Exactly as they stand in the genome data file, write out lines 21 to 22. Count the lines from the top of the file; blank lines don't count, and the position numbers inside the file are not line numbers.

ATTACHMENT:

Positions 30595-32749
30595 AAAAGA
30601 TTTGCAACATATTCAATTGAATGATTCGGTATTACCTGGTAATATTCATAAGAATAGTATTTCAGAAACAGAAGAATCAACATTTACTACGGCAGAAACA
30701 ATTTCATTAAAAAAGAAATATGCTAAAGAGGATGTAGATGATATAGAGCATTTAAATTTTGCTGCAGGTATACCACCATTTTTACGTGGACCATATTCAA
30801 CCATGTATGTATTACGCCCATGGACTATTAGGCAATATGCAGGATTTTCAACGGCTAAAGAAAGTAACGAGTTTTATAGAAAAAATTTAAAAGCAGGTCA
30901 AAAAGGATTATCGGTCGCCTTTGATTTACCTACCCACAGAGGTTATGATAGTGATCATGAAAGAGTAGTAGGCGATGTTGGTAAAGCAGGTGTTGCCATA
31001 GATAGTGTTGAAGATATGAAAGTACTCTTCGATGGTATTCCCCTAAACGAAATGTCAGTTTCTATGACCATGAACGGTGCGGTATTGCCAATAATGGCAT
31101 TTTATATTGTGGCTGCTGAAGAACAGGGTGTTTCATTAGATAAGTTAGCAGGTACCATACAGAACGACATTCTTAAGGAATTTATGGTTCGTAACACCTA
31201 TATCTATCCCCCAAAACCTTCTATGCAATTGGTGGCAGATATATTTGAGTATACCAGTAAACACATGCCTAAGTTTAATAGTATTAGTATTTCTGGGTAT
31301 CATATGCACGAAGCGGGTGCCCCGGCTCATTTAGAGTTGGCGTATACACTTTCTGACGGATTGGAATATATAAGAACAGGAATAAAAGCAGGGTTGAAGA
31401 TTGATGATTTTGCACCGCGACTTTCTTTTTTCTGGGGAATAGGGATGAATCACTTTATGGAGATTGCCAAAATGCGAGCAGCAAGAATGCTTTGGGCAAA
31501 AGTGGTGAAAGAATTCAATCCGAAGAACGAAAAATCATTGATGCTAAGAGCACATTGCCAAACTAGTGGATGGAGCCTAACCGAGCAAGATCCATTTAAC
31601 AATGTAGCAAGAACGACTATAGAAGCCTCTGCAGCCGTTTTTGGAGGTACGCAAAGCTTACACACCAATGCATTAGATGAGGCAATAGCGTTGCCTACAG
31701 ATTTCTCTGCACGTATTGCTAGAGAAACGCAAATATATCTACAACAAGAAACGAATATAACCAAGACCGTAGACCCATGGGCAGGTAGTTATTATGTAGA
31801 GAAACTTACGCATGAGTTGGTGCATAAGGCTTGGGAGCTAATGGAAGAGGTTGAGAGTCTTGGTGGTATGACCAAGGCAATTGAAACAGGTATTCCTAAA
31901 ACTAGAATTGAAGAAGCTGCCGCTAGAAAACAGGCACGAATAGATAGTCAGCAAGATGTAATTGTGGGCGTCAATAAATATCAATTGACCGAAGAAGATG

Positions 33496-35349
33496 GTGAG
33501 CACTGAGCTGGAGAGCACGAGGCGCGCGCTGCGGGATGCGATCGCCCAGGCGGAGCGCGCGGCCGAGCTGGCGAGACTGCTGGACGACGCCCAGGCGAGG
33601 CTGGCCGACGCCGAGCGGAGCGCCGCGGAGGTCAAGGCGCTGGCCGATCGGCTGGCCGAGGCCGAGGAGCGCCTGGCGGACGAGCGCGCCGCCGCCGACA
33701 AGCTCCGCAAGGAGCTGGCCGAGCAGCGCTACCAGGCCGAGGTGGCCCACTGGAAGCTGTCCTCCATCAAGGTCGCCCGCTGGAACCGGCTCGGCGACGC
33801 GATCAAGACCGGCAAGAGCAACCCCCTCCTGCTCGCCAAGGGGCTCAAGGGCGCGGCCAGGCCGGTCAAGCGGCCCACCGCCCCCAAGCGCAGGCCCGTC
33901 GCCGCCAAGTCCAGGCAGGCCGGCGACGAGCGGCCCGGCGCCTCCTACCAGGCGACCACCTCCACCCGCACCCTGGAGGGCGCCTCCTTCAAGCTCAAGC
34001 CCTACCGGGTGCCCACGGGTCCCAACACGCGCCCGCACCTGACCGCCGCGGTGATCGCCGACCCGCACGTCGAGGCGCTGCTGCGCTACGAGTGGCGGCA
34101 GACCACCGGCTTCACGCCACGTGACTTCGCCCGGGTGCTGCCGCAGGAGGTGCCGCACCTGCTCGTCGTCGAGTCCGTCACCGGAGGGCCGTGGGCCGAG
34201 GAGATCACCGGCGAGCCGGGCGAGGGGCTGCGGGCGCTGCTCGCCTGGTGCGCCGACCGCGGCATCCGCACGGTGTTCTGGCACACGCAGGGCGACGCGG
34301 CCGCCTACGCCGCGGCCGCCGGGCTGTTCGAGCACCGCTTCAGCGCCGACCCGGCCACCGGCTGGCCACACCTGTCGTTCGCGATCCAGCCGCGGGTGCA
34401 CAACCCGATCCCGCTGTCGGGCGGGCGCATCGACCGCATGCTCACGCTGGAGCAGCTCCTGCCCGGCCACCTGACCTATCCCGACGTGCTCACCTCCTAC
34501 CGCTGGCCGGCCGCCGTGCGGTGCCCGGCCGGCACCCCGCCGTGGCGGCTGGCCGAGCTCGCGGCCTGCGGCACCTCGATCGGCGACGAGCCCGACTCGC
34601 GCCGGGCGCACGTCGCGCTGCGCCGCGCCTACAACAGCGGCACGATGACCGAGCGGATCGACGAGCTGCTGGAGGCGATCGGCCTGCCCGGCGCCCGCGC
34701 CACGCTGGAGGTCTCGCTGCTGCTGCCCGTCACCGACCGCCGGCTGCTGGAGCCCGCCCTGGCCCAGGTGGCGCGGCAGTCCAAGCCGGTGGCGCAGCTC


33701 AGCTCCGCAAGGAGCTGGCCGAGCAGCGCTACCAGGCCGAGGTGGCCCACTGGAAGCTGTCCTCCATCAAGGTCGCCCGCTGGAACCGGCTCGGCGACGC
33801 GATCAAGACCGGCAAGAGCAACCCCCTCCTGCTCGCCAAGGGGCTCAAGGGCGCGGCCAGGCCGGTCAAGCGGCCCACCGCCCCCAAGCGCAGGCCCGTC